As can be observed from Fig. 1, both small scale and large scale porous polymethacrylate sorbents featured the increment of globules and pores size as the concentration of porogen was increased while monomer and cross-linked agent decreased. This phenomenon was due to the fact that an increase in the EDMA concentration led to the formation of more cross-linked nuclei and magnified by the presence of more functional monomer GMA consequently limiting their swelling which resulted in the concentration of the monomers in the swollen gel nuclei becoming lower than that in the solution. Hence, the chances of newly formed nuclei adsorbed by the macro pre-formed globules by coalescence of nuclei in abundance decreased greatly. The decline in local concentration of monomer decreased the size of the globules and thus contributing to the overall decrease in the pore size.

External heating and exothermic heat buildup associated with the construction of polymethacrylate sorbent also play a role in the pore formation. The rate of initiator decomposition and free radicals formation rely heavily on temperature. The rate of radicals formation declines significantly at lower temperature than at higher temperature which results in lesser number of nuclei formed per unit time. This allows the coalescence of many nuclei that result in formation of larger preglobules and larger pore size as well as delayed formation of monolith. The same is true for pore formation at higher temperature. High level of exothermic free radical copolymerization reaction and external heating contribute greatly to immense heat buildup within the polymerization mixture. Reaction that takes place in an unstirred mould could contribute to exothermic heat buildup to a certain degree. Hence, the relative differences in the rate of radicals formation, nuclei and pore sizes can be deduced by observing the results in Fig. 2. The effect of heat buildup was profoundly increased in 150ml volume, in which cracking occurred and the monolith was considered unreliable. It was presumed that the exothermic heat build-up led to pressure build-up which eventually forced the monolith structure to break apart.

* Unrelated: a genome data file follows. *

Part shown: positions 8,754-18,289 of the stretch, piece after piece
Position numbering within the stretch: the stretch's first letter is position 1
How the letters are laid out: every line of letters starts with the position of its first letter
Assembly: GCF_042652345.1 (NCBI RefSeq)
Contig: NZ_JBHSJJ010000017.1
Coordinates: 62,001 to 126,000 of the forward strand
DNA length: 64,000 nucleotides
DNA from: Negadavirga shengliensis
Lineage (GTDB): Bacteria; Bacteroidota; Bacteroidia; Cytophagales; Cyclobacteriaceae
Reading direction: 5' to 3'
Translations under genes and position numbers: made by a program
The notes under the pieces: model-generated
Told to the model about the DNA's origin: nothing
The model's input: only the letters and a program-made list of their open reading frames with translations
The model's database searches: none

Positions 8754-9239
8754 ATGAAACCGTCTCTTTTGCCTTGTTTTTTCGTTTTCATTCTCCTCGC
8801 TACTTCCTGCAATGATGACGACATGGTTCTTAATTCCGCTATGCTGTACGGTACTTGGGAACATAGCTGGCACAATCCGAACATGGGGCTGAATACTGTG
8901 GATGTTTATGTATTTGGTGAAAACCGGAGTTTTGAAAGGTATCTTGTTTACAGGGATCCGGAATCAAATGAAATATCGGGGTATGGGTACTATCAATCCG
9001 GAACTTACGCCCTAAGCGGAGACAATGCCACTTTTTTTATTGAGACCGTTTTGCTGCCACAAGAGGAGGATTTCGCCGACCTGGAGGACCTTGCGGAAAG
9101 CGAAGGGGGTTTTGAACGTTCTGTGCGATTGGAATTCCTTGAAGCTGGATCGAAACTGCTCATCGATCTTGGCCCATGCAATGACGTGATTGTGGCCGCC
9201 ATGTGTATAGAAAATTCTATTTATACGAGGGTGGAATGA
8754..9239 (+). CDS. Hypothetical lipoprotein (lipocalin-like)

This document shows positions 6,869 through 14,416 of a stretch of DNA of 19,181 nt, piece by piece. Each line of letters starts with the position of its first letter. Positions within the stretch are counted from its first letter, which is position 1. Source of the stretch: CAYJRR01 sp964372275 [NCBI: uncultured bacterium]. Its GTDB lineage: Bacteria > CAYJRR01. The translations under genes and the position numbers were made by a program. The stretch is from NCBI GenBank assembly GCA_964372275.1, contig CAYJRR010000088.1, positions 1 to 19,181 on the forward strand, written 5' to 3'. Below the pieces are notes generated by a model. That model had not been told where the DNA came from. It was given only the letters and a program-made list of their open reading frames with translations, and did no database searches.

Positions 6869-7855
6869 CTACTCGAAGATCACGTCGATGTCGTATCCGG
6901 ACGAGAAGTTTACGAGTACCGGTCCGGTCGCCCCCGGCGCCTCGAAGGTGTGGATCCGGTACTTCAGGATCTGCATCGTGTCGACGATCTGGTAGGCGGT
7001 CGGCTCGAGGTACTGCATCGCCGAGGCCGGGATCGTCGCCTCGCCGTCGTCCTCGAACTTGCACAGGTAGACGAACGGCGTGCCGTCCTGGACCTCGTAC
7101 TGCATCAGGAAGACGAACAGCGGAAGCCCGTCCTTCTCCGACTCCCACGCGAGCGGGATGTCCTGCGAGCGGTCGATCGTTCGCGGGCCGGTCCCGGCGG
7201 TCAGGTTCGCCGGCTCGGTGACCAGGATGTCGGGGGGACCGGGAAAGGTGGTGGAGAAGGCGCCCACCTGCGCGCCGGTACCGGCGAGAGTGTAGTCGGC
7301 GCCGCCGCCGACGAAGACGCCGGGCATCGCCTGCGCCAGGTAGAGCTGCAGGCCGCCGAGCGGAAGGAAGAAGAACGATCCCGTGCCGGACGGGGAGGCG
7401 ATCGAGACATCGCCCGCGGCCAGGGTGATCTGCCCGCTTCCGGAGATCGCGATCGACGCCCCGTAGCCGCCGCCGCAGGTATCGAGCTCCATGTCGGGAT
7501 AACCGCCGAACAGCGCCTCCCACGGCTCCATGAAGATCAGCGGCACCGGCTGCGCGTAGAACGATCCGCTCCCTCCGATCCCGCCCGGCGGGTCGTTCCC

Small Scale (2ml)

Large Scale (150ml)

50% porogen



60% porogen



70% porogen



FIGURE 1. Effect of both cross-linking agent and monomer concentration in the polymerization mixture on the surface morphology of methacrylate monolith. Polymerizations were carried out with a constant monomer ratio (EDMA/GMA) of 30/70; porogen concentrations of 50%, 60% and 70%; polymerization temperature of 60 a-¦C; AIBN concentration of 1% (w/w) of monomers. The SEM pictures show increased pores size with increased concentration of porogen in the polymerized feedstock. Microscopic analysis was performed at 15 kV.

FIGURE 2. The effect of exothermic heat associated with the construction of large scale (150ml) polymethacrylate monolithic column on the surface morphology of methacrylate monolith. Polymerizations were carried out with a constant monomer ratio (EDMA/GMA) of 30/70; porogen concentrations of 70%; polymerization temperature of 60 a-¦C; AIBN concentration of 1% (w/w) of monomers. The SEM pictures show heterogenous globules and pores size distribution due to instant heat buildup generated from external heating and high exothermic reaction associated with the construction of polymethacrylate monolith. Microscopic analysis was performed at 15 kV.


There were not many differences when we compared the polymethacrylate adsorbents of both small scale and large scale monolith from 50%, 60% and 70% porogen content in terms of globules and pore sizes (Fig. 1). However, the effect of exothermic heat buildup was evident (data not shown) in large-scale monolith and without a doubt contributed to heterogeneous pore size distribution across the adsorbent compared to small scale monolith as evident from Fig. 2. Thus, further analysis is required in characterizing the pore size from different sections of the adsorbent in order to obtain a conclusive summary of the effect of scaling-up on the pore size distribution.


We would like to thank UMS (University Malaysia Sabah) Research Priority Grant for funding this project that is essential in establishing the foundation for next step forward on the scaling up of monolithic adsorbent.